ARCH LAB contributed to a study titled “Does how you use matter? The link between mode of use and cannabis-related risk”. Information on mode of use and cannabis-related risks are currently lacking, even though due to the recent legalization of cannabis there are more cannabis products available to consumers than ever before. This study looked at prevalence of modes of use among youth and associated risks (for example dependence, use with other substances) in an effort to broaden the literature on this subject.
The sample included 368 undergraduate students cannabis in the last 6 months, 71% of who identified as female. The results showed that joints were the most common mode, followed by bongs/water pipes, hand pipes, edibles, and vaporizers. Additionally, 88% of participants were multi-mode users. Cannabis related harm, dependence symptoms and dual use with alcohol was most likely seen among bong users, though this finding was attenuated after adjusting for other factors including sex, age, and cannabis-use frequency. Those youth reporting multi-modal use were more likely to also report more cannabis-related harms and misuse symptoms.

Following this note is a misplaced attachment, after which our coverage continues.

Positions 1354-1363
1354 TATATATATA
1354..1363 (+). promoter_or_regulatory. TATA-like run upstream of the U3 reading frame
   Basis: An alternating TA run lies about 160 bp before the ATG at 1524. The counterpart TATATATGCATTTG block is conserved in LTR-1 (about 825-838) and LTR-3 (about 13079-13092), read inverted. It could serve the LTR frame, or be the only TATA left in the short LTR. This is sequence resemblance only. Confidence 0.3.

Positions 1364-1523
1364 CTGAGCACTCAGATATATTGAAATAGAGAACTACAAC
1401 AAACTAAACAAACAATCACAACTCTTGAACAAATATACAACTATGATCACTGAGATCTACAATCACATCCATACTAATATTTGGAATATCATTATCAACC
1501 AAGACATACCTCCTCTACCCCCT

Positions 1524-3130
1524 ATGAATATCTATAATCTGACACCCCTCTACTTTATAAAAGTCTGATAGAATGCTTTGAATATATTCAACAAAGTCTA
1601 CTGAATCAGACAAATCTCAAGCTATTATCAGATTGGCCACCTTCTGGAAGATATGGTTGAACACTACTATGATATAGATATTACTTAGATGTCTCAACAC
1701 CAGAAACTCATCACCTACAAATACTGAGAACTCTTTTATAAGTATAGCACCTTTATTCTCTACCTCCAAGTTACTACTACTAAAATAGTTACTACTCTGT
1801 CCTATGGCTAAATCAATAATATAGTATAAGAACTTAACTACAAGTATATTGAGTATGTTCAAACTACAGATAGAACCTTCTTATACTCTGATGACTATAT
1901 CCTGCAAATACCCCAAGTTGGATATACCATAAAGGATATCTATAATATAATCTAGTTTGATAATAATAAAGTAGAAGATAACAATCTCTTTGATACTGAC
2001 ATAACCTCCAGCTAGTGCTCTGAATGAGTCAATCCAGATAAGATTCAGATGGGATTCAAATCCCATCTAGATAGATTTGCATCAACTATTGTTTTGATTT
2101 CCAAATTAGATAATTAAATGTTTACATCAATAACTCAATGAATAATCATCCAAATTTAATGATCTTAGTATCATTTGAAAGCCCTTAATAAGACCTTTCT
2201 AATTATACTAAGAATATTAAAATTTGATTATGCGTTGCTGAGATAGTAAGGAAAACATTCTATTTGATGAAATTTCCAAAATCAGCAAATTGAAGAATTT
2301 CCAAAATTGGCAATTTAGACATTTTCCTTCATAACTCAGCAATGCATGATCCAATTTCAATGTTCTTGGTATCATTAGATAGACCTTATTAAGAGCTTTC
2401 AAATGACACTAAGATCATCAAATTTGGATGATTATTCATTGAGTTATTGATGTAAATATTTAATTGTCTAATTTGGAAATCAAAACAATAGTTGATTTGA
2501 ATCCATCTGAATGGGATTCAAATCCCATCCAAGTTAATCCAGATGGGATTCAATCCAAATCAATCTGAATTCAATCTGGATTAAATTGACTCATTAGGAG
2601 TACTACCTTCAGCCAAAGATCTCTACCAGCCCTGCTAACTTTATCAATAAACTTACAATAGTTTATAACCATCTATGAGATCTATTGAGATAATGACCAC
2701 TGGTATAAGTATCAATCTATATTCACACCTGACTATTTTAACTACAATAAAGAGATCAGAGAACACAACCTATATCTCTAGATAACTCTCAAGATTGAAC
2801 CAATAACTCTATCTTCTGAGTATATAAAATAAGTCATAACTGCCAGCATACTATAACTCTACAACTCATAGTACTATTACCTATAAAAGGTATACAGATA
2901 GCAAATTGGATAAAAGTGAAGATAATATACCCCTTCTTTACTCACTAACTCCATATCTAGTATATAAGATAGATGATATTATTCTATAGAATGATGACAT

These findings suggest that multimodal use may be indicative of high-risk cannabis use patterns and is an important target for screening and intervention.